From Samuel Duodu, Sunyani
The Brong Ahafo Regional Environmental Health Officer, Mr Slyvester Ankomah, has called for periodic medical screening of food vendors to ensure that they do not infect their customers with communicable diseases.
Apart from giving them a clean bill of health, he said food vendors, waitress and waitresses serving at restaurants and ‘chop bars’ must also ensure that they kept to good personal hygiene by cutting their nails, covering their hair-dos and wearing aprons to ensure that foods served to consumers were not contaminated.
Mr. Ankomah made the call when he spoke on ‘Food Safety’ at a day’s national policy dialogue on sanitation in Sunyani.
The meeting was organised by the Centre for Sustainable Development, a local non-governmental organisation (NGO) and sponsored by Water Aid, Ghana on the theme “Improved Sanitation for A Better Ghana.”
It brought together stakeholders in water and sanitation to dialogue with other partners on how to improve sanitation in the Brong Ahafo Region and Ghana as a whole.
Mr Ankomah also expressed concern about food production, especially the way vegetables and meat were handled, saying if vegetables, for instance, were not washed well before eating them, it could lead to food poisoning, intestinal disorders and even deaths.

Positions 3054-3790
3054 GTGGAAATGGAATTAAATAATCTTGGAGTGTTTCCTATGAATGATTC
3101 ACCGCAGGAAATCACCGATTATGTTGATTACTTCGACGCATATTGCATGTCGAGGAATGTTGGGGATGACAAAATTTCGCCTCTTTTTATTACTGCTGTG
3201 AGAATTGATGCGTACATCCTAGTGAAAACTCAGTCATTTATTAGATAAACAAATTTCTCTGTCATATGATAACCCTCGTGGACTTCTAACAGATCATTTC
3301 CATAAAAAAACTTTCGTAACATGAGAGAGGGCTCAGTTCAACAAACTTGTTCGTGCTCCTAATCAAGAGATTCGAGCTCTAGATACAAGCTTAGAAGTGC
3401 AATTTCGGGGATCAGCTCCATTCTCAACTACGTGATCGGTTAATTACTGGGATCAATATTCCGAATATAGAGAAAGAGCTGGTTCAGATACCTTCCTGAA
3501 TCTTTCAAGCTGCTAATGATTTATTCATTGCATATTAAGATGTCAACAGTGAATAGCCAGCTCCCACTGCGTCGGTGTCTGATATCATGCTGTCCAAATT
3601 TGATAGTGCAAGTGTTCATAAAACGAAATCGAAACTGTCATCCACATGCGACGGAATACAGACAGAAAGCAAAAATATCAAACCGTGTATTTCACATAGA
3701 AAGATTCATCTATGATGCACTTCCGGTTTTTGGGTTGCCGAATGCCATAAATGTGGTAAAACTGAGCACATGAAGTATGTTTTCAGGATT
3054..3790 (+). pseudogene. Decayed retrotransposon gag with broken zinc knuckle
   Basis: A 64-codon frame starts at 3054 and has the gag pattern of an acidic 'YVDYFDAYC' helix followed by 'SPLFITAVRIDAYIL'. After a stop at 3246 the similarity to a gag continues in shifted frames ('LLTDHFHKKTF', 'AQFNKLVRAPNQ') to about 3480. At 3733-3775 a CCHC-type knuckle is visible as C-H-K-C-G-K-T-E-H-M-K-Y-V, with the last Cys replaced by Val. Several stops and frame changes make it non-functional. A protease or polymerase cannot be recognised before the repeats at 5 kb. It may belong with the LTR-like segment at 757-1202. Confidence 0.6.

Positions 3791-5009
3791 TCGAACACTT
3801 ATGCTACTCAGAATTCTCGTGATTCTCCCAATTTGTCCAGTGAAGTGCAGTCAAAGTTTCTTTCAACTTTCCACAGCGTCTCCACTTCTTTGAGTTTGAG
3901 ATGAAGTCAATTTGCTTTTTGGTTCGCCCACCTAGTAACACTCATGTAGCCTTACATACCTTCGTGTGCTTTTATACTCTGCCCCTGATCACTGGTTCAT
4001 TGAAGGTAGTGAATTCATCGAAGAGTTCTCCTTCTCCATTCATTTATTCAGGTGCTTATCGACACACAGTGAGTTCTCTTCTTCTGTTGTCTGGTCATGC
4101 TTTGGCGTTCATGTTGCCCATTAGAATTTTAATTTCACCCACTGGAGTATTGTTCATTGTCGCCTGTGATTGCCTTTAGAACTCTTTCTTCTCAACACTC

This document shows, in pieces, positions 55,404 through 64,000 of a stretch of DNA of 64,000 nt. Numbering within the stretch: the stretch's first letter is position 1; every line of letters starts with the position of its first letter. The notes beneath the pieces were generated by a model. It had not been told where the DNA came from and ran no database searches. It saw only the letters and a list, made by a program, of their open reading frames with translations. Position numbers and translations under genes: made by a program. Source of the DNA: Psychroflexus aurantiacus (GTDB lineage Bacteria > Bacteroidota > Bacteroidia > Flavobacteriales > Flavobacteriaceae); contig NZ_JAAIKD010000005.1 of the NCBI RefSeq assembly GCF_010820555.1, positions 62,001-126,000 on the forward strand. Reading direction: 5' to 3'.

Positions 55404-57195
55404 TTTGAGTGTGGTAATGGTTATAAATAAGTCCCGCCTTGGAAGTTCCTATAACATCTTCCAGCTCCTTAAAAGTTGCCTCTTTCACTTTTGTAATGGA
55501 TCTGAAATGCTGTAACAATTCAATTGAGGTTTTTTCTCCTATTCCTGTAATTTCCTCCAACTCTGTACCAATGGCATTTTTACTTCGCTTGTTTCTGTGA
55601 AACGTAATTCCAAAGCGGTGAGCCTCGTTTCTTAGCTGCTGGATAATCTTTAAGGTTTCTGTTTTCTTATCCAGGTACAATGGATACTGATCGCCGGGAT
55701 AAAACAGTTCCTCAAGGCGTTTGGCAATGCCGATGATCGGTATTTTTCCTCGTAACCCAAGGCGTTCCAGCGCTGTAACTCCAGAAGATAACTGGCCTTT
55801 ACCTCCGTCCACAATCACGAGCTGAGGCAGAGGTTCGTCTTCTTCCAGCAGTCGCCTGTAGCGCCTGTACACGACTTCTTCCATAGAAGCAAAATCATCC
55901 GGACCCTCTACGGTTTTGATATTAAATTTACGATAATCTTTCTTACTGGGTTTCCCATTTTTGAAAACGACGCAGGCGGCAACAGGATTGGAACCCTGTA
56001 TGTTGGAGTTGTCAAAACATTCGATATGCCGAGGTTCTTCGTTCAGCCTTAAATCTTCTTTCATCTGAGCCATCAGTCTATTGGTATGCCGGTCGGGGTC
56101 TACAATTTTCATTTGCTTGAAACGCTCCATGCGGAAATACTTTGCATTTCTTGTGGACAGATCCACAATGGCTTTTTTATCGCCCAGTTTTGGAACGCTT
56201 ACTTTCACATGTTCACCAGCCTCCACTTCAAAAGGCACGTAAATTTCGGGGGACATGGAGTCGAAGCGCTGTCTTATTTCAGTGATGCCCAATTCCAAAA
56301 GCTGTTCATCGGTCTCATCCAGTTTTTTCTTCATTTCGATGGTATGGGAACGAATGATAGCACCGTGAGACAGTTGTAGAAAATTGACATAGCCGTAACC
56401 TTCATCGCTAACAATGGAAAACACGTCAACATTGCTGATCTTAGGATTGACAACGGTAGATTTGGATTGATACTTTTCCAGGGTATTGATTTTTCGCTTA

The Regional Environmental Officer cited a recent case of food poisoning in the Berekum Municipality which resulted in the death of six people who ate from the same ‘chop bar’ to buttress his point.
He, therefore, called on the various municipal and district assemblies in the region to provide the needed logistics to staff of the unit to ensure that food vendors were medically fit to protect the public from health risks.
Mr Ankomah said the unit was understaffed, hampering effective monitoring, adding that about 250 environmental officers who had completed their training for almost a year now had not received their appointment letters and so were at home.
A water and sanitation engineer at the Community Water and Sanitation Agency (CWSA) in Sunyani, Mr. Divine D. Dugbartey, said many households in the region did not have latrines and therefore, use the bush.
He, therefore, called on the assemblies to enforce their bye-laws on building to ensure that every household had a latrine.
Mr Dugbartey said the CWSA would provide latrines to 5,000 households in rural communities and small towns under the French and Ghana governments project for the provision of water and sanitation facilities in the region by 2010.
He also called on stakeholders in the water and sanitation sectors to come up with local technologies that were affordable to provide decent places of convenience for rural communities to increase access to household latrines.
The Brong Ahafo Regional Minister, Mr Kwadwo Nyamekye-Marfo, expressed concern about the conversion of lavatories and bathrooms into rooms for renting by some landlords in the region and called on the assemblies to strictly enforce their byelaws on building to ensure that every household had these facilities.